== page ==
An Elinchrome Ranger (even though it was indoors) with a large soft box above the camera pointing at Denice. There was also a table with a silver metallic rescue blanket on it, used as a giant reflector. That gives a rectangular shape of the reflector and a much nicer catch light in the eyes.
If you zoom in on the photos and take a close look at the catch light in the eyes, you can clearly see the large soft box from above as well as the reflector from underneath.
The camera had a WB in Flash, Canon 5D MK II, 24-70mm, Aperture F 5.6, shutter 1/125, ISO 400. Main light Canon 580EXII with a grid. My assistant was up high and pointing down the speedlight on to my subject.
Cecilie Harris tells us how she took this photo using only a window and a reflector: – “Shot indoor at the Ragged School Museum that provides a lot of natural light coming in through windows and even holes in the ceiling. This image was shot for my “Boys by Girls” project (www.boysbygirls.co.uk) for the first coffee table book for this project.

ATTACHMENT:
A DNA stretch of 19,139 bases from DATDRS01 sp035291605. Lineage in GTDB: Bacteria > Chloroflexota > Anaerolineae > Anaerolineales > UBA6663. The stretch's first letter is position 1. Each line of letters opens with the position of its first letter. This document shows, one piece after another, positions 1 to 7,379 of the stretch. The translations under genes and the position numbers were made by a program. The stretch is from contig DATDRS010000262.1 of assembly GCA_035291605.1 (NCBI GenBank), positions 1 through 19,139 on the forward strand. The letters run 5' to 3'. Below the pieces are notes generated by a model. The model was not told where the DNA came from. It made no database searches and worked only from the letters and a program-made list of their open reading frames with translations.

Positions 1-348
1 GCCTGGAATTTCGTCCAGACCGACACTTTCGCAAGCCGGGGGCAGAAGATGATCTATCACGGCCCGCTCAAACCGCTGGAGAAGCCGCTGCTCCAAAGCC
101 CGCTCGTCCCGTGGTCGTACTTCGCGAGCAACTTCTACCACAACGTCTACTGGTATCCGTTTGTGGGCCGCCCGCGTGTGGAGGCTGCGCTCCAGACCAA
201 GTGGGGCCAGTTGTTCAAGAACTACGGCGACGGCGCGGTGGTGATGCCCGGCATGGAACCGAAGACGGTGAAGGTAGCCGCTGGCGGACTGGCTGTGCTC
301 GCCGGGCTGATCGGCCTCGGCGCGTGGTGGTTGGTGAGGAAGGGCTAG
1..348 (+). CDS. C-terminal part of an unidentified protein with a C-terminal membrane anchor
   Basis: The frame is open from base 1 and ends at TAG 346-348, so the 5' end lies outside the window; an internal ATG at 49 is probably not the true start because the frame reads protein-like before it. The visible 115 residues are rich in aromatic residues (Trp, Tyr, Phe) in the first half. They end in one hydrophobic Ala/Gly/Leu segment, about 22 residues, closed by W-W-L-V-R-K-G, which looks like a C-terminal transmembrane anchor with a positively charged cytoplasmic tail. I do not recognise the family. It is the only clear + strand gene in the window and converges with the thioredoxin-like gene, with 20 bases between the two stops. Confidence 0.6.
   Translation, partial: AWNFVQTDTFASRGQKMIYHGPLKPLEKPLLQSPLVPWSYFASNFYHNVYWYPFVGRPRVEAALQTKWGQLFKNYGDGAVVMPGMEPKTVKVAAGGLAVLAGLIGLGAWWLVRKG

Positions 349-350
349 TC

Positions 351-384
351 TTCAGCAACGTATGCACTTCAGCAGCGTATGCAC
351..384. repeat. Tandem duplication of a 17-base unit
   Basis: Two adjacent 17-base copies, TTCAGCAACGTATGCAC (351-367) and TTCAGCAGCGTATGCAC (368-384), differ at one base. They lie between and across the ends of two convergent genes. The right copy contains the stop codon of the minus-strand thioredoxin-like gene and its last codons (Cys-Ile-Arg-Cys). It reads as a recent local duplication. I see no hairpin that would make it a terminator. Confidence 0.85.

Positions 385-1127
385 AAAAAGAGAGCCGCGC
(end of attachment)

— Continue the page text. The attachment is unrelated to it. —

When I have enough daylight to play with that comes in even if I’m shooting on an indoor location, I really prefer using the natural light I have. So I tend to adapt my outdoor techniques indoor. If I don’t have enough light, then I will bring with me my lighting kit. But for those who follow my work, they’ll know I’m addicted to what you can do with natural light and bouncing that around, be it using reflectors or reflective surfaces.”
– Shot indoor at the Ragged School Museum that provides a lot of natural light coming in through windows and even holes in the ceiling. This image was shot for my “Boys by Girls” project (www.boysbygirls.co.uk) for the first coffee table book for this project.